Adding 4th IPCC global warming estimates to the historical temperature distribution data, the PNAS paper used its statistical 29°C threshold (rather than the experimental >35-38°C) to calculate that by 2100 there would be up to 15% of days above 35ºC, with above a 2.5% negative impact. Assuming a cumulative effect, the paper used its statistics to model that this warming would cause up to 60-70% decline in yield by 2100 under the higher warming scenarios. This is easy to verify. The US maize season is from April-August (hotter southern states) or May-Sept (cooler northern states). That is about (5*30) 150 days. If 15% were above the statistical 29°C threshold averaging a negative 2.5% daily cumulative impact, then the impact would be (150*0.15*-2.5) -56%.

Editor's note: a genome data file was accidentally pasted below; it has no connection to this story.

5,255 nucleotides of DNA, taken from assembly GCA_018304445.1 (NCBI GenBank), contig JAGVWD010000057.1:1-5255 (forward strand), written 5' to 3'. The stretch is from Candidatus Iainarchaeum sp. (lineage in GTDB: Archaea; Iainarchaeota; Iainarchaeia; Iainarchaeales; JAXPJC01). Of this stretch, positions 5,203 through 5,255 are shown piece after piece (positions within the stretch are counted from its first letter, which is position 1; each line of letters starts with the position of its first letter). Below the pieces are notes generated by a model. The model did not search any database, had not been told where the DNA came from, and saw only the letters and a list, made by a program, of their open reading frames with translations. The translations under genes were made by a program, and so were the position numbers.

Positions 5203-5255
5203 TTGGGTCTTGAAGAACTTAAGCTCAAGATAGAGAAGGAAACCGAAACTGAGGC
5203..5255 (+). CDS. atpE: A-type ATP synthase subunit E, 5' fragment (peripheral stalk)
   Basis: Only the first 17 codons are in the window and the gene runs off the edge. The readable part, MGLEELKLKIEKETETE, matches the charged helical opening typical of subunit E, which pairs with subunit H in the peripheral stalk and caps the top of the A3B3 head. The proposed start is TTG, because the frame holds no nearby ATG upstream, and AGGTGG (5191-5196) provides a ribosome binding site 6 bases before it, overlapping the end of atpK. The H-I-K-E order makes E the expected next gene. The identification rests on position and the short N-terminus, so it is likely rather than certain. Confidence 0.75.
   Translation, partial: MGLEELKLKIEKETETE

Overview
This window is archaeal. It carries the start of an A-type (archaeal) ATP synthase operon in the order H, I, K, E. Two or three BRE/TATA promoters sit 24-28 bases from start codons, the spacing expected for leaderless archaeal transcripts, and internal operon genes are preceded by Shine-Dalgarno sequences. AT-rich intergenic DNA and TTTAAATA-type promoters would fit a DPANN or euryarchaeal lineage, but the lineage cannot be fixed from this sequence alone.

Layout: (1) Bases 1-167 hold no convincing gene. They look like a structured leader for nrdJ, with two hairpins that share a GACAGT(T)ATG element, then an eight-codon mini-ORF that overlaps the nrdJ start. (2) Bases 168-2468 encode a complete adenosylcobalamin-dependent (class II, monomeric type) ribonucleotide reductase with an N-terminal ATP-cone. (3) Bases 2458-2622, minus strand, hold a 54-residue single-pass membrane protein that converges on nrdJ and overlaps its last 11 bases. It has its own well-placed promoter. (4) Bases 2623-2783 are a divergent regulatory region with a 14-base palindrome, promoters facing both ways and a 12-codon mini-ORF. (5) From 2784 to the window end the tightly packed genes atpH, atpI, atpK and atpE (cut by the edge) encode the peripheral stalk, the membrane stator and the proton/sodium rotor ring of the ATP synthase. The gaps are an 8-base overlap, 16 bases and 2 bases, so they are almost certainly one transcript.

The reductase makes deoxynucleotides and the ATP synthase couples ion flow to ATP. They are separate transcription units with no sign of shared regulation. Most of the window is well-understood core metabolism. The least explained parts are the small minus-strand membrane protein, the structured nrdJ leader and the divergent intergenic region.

The PNAS maize forecast can be examined for veracity using the previously known experimental maize heat stress details and a revised subset of the paper’s data (averages by state from 1980) placed by its now famous authors into the public domain. (Equivalent data for soybeans and cotton was not provided to the public). This enables visual parametric scrutiny of the paper’s veritas without using any statistics at all. Simply visually compare the data to the paper’s statements.
“Regression Models. We assume temperature effects on yields are cumulative over time and that yield is proportional to total exposure.” That assumption is not supported by prior experimental heat stress facts. More telling, if heat effects were cumulative, Kansas should always have lower yields than Nebraska, and Nebraska should always have lower yields than the other states. That is obviously not true in the paper’s own dataset (just compare the right and left charts), which directly show that maize heat stress cannot be cumulative. This detail was not available to peer reviewers, who only had the statistical results and not the later released graphical dataset. The basic model used to compute the statistics is flawed. So is the yield conclusion.